Our daughter Ally was diagnosed with ALL leukemia, high risk, in May of 2009. She was 7 years old. A lot of people ask how we knew that Ally was sick. To be honest, our lives were a bit of a blur at that time. Just two months prior, I had lost my mother to metastatic bladder cancer at the age of 60. We were reeling from that loss when Ally decided that she didn’t want to go to school anymore. Likewise, she would run off of the soccer field crying. We dismissed it as grief for the loss of her Grandma and kept pushing her on. We went on a family vacation to try to “heal” from 15 months of battling cancer with my Mom. Ally sat in a chair by the side of the pool while her brother and sister played. We knew something was wrong and had even made an appointment to see the doctor. We were patiently waiting for our drs appointment time to come up. And I was honestly thinking that she had mono.
One day Ally could no longer get home from the bus stop, I called the dr and demanded to be seen that day. We were sent to Dayton Children’s for bloodwork and told to stay and wait for the results. Within an hour, we knew our first born daughter had leukemia Her hemoglobin was at 4 (usually 12) A bone marrow test the next day would confirm what kind. The day is a blur….much of the next year would be a blur. I remember my husband using his phone to google survivability rates of childhood leukemia.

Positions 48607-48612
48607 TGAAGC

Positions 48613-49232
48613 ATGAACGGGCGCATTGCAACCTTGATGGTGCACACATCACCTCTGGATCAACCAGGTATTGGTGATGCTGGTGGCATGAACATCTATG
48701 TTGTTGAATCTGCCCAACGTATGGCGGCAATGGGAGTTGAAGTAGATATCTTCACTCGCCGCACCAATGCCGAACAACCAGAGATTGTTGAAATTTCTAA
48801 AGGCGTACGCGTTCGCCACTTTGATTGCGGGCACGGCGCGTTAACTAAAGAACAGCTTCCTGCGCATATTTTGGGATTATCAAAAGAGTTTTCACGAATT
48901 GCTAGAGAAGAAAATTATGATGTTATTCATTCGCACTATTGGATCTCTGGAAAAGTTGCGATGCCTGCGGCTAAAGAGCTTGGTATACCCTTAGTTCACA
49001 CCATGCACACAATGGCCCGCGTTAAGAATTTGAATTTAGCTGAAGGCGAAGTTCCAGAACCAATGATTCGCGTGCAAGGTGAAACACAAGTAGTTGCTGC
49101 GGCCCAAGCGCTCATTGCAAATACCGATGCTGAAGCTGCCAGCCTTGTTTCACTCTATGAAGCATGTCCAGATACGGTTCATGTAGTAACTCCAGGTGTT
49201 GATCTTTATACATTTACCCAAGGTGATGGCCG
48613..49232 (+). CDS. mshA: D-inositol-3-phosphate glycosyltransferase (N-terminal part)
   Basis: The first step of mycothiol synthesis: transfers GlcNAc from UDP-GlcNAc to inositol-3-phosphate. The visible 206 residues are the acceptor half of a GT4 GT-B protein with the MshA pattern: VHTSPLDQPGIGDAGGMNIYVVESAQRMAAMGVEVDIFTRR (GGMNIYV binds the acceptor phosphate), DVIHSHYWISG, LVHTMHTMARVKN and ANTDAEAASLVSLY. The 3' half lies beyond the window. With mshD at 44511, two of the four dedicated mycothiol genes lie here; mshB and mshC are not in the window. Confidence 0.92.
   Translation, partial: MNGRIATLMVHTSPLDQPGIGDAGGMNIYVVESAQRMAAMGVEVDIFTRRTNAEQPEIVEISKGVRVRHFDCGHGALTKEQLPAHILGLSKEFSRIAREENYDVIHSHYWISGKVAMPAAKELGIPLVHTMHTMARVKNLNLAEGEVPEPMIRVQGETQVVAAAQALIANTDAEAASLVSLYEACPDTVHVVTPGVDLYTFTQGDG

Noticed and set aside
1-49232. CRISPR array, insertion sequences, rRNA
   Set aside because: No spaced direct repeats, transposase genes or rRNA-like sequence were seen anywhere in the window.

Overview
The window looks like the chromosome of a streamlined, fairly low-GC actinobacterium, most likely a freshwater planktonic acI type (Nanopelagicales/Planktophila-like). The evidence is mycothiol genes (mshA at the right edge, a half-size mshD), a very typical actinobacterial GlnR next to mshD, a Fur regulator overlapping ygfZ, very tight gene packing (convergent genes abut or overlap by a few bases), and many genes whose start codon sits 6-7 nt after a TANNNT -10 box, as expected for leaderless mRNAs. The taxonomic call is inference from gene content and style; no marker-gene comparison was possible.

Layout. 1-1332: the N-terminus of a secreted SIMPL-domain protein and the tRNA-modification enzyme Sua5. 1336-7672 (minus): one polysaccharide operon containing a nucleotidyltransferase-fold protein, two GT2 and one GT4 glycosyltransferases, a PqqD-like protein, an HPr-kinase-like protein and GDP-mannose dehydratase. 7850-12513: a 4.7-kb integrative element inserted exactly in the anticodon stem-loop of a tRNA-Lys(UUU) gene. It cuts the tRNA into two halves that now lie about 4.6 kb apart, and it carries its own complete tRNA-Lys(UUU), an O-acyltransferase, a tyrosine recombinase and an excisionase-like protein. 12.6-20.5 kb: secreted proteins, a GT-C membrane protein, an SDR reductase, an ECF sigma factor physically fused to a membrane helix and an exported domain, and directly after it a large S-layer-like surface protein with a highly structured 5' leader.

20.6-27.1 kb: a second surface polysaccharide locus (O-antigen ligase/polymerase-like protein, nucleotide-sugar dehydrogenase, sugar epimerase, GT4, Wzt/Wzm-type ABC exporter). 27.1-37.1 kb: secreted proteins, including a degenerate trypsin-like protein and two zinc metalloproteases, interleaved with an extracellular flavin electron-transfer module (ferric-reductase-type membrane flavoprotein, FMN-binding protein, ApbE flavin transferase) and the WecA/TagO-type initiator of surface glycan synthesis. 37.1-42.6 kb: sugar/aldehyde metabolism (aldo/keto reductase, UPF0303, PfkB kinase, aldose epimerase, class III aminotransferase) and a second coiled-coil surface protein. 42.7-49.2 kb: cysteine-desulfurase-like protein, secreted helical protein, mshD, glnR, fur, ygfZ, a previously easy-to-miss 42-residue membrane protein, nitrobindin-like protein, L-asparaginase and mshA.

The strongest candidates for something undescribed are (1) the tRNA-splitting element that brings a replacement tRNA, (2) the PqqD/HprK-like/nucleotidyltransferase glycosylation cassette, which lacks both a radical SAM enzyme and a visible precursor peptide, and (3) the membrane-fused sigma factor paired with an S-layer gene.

Our nightmare was confirmed the next day when Dr Broxson did a bone marrow aspiration on Ally. She had Acute Lymphocytic Leukemia. We knew enough at that point to know that this is the “good leukemia” It had a higher cure rates than others. However over the course of the first month, we found out that Ally’s leukemia was high risk. A further test showed she would have to do a year of intense chemotherapy (instead of the typical 6 months). She would also have to undergo cranial radiation. 8 doses of radiation right to her brain. Leukemia likes to hide in the spinal fluid and around the brain and we had to do what we could to prevent a reoccurrence.
The chemotherapy was awful. It hit her hard. After being in the hospital for a week….having several blood transfusions and chemo…she was sent home. It was so scary to bring her home. She literally laid on the floor or the couch not moving. Her jaw hurt so bad (a side effect) she would not eat or even drink. After a few days of this, we heard her go down in the bathroom one morning. She had passed out from dehydration. My husband scooped her up, threw her in the car, and was at Dayton Children’s in 14 minutes.